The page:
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#6 - How Did Hollywood Become Hollywood? - 2004-10-13

Hollywood is the center of America's movie industry. It is part of the city of Los Angeles, in the western state of California.

In eighteen-eighty-seven, a man named Harvey Wilcox decided to sell some farmland he owned near Los Angeles. He hoped builders would put up houses there. Harvey's wife thought the name Hollywood would be nice for the new housing development. She liked the sound of the word, although no holly trees grow in California.

At first, Hollywood was just a little town surrounded by orange trees and farms. But new technology would change it forever.

Inventors in the United States and Europe had become interested in the idea of making pictures that moved. Thomas Edison's company showed the first moving picture machine in eighteen-ninety-three. Two years later, the Lumiere brothers of France showed the first simple moving picture in Paris.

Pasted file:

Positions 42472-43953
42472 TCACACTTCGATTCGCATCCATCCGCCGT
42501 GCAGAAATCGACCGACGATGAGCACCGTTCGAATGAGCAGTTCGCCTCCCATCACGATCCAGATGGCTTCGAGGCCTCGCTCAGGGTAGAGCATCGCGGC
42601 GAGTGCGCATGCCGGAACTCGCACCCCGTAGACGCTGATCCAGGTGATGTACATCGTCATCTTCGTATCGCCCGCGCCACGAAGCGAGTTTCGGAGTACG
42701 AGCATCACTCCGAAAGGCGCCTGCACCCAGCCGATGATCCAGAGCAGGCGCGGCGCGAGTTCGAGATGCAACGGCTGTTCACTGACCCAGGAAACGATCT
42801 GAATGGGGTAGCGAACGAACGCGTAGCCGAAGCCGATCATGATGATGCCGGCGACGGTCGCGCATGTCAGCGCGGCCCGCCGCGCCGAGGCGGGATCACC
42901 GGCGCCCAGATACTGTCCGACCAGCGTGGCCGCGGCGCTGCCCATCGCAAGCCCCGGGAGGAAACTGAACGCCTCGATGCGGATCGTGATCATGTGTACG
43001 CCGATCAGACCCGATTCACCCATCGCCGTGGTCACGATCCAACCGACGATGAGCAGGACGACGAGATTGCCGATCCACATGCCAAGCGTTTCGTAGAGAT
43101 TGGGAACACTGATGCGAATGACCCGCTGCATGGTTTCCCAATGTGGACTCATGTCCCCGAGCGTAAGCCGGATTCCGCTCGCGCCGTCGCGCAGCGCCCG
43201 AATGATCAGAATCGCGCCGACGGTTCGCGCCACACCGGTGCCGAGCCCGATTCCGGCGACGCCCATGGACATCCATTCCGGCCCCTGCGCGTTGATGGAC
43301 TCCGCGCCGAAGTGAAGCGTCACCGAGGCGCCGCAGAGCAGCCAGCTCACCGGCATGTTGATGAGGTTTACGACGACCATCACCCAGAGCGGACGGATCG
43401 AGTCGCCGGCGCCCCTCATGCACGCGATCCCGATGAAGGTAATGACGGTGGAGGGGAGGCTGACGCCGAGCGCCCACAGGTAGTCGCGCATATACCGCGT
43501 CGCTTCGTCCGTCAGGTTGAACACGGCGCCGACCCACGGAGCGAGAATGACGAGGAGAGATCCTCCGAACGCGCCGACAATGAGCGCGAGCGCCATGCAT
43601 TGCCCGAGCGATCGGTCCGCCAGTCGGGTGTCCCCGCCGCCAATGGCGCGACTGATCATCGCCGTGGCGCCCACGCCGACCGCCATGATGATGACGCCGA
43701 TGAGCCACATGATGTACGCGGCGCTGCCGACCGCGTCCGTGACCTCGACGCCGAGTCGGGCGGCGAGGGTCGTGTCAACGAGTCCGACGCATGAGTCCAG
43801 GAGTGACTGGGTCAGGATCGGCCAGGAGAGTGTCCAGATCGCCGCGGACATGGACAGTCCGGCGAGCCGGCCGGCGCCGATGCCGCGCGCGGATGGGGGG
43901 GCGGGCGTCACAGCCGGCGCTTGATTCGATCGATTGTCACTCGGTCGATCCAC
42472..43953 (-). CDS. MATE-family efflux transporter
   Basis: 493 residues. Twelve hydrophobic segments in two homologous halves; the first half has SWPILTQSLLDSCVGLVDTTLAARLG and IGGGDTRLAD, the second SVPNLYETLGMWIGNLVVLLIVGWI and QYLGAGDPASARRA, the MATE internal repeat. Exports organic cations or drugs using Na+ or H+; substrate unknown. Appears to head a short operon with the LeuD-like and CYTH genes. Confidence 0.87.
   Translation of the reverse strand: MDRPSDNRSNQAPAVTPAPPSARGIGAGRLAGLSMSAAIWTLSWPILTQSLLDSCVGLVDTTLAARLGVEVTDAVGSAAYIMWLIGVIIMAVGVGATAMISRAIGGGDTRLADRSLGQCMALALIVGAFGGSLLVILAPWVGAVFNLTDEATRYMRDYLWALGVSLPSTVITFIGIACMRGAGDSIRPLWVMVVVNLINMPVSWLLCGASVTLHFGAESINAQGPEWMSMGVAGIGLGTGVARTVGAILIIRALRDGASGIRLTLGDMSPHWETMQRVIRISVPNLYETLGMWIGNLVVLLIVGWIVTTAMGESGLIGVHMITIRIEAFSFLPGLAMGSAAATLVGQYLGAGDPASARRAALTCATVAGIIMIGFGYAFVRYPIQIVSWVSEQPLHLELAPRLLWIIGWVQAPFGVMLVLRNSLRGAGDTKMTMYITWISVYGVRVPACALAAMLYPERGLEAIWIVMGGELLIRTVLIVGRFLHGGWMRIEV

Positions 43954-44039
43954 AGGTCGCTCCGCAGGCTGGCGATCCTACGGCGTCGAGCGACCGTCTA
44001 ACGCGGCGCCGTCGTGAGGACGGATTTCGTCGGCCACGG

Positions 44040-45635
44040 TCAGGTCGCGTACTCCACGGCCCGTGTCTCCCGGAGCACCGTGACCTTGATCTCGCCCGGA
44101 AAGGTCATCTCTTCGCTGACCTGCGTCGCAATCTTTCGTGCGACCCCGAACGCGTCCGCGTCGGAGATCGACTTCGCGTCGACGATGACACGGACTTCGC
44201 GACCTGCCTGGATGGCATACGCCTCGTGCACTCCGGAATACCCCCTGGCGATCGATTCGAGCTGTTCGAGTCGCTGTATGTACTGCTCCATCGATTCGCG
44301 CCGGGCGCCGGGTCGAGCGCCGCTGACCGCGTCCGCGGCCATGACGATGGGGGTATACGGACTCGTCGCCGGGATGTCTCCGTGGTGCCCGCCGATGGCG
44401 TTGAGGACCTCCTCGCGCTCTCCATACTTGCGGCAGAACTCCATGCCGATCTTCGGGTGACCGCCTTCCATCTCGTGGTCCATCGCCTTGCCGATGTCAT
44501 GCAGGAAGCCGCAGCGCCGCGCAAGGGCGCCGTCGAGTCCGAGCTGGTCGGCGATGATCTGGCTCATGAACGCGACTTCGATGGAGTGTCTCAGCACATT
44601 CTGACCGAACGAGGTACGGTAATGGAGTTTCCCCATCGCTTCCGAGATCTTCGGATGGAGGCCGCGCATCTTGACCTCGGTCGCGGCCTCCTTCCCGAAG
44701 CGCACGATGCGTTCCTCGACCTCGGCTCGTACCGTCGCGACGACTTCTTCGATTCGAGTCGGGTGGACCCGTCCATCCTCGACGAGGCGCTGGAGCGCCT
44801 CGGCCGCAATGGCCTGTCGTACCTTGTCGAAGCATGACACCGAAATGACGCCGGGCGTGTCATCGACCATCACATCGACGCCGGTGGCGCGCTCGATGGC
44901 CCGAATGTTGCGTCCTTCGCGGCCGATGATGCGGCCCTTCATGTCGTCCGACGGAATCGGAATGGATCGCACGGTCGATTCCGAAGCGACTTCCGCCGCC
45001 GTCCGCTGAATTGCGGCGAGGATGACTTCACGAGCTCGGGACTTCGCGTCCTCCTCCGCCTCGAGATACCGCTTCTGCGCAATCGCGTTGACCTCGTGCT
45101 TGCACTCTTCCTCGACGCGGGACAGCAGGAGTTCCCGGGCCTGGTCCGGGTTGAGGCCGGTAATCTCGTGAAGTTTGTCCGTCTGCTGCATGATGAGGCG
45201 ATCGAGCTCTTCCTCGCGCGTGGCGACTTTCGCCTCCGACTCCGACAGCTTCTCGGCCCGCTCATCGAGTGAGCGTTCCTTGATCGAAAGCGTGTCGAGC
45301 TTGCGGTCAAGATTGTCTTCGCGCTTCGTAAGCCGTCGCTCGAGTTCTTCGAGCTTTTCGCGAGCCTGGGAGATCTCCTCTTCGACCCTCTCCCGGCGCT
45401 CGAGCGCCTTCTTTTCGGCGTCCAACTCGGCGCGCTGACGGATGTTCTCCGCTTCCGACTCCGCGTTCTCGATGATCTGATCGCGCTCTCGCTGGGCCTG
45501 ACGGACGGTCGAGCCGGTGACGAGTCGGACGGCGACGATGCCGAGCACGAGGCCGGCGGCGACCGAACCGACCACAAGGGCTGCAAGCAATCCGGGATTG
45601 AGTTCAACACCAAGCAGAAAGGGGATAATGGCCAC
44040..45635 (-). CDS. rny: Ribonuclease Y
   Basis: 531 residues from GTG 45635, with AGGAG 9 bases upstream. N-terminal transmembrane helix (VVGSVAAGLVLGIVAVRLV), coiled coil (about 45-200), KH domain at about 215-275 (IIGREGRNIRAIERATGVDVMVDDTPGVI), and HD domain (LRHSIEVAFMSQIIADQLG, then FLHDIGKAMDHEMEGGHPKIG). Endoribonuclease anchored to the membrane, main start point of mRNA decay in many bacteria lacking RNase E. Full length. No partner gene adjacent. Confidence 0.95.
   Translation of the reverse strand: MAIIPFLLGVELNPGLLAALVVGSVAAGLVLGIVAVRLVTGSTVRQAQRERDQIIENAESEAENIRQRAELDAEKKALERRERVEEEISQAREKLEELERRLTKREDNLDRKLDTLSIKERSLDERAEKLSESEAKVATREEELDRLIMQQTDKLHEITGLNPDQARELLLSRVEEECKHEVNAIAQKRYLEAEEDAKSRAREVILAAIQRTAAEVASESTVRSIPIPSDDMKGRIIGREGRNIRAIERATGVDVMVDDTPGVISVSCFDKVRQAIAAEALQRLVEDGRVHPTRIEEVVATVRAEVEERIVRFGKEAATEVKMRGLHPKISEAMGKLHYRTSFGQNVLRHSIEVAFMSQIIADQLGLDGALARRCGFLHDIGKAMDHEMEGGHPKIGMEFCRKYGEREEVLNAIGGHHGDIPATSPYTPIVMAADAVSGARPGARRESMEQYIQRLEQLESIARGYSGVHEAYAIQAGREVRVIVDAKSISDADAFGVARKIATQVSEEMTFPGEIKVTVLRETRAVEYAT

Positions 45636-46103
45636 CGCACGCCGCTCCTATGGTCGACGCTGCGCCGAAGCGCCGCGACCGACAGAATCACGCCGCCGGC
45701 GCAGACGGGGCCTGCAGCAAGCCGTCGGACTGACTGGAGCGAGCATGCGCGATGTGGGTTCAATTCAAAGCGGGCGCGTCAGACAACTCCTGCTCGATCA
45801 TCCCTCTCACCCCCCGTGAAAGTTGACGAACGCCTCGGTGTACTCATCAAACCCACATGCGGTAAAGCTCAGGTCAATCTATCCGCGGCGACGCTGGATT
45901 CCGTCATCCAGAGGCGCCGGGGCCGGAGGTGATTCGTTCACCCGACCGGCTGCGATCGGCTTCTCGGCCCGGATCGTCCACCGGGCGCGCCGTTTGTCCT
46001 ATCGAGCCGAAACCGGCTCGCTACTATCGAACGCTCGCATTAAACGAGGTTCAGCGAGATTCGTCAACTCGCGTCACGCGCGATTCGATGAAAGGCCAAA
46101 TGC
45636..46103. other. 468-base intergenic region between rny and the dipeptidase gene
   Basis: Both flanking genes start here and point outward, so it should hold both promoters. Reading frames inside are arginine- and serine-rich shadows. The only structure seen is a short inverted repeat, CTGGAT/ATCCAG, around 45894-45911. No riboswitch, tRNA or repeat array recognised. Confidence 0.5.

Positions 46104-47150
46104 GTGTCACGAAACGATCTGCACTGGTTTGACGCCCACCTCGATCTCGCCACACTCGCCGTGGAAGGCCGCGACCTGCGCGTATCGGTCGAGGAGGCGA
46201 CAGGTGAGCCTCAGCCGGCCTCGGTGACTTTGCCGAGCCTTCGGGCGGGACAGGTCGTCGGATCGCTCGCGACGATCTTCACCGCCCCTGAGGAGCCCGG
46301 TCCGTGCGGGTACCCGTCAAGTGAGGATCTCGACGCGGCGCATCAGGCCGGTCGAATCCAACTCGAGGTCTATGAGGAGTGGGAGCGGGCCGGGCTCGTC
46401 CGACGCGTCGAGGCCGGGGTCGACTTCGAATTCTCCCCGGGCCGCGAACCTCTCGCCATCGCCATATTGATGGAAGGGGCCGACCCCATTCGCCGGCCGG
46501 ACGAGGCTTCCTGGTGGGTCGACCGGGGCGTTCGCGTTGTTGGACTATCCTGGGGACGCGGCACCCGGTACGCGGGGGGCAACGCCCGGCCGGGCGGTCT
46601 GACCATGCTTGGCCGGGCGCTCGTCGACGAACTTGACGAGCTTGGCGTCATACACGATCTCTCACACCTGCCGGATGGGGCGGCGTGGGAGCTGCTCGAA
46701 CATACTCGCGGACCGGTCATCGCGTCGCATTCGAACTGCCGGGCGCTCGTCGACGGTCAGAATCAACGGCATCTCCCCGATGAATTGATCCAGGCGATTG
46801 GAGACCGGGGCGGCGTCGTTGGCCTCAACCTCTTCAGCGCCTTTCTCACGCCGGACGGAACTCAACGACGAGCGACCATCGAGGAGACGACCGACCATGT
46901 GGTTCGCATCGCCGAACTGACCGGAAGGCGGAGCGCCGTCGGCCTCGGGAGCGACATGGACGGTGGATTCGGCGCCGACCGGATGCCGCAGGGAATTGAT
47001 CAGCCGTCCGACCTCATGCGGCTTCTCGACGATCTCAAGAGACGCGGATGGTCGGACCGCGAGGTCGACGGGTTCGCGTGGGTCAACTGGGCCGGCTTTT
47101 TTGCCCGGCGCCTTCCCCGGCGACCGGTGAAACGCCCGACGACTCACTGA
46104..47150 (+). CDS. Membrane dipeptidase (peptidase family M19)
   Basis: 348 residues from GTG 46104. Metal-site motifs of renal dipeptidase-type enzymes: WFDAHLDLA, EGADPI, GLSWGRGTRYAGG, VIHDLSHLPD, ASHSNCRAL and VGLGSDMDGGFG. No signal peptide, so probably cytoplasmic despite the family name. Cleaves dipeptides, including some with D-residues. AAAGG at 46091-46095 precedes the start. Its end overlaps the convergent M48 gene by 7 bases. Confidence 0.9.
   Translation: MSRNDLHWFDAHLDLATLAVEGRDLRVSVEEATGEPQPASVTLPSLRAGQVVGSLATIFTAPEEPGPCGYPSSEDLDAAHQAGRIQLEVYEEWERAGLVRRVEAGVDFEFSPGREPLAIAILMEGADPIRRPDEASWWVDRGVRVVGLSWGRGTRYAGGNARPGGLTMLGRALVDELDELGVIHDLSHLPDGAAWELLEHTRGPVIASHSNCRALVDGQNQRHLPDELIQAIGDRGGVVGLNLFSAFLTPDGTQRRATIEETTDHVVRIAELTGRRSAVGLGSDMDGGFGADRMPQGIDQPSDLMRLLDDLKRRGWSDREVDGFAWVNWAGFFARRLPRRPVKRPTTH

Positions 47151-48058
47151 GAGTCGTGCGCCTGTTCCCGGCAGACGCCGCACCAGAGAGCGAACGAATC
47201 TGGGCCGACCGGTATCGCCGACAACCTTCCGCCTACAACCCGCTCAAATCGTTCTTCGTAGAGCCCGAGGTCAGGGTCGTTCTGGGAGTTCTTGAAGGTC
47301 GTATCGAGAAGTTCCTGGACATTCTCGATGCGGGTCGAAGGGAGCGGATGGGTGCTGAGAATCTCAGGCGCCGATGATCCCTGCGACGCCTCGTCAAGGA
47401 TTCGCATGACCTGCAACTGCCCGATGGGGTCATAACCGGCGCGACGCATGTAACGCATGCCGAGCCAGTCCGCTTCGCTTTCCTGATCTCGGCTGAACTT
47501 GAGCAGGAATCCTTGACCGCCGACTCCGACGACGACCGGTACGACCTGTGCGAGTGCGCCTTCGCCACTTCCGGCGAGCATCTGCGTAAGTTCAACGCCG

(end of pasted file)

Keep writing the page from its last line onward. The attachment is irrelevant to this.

American businessmen and artists hurried to explore the possibilities of the new technology. No one, however, suspected that movies would become the most popular kind of art in history.

Soon, theaters around the United States began showing short movies. In nineteen-oh-nine, some of the largest American movie-making companies joined together. They legally stopped other companies from using the new technology. So, independent movie producers moved away from the Atlantic coast, the center of movie-making at that time.

Independent movie producers wanted to go where eastern lawyers would not make trouble for them. They also wanted to go where there was warm weather and sunshine throughout the year. Hollywood was perfect.

The Nestor Company built the first movie studio in Hollywood in nineteen-eleven. Two years later, Cecil B. Demille produced the first long, serious movie in Hollywood. It was called "The Squaw Man."

Director D. W. Griffith also arrived in Hollywood in those early years. He created new ways of using a camera to tell a story through moving pictures.

Soon, the quiet community of farms and orange trees had changed. By the nineteen-twenties, Hollywood had become the movie capital of the world.

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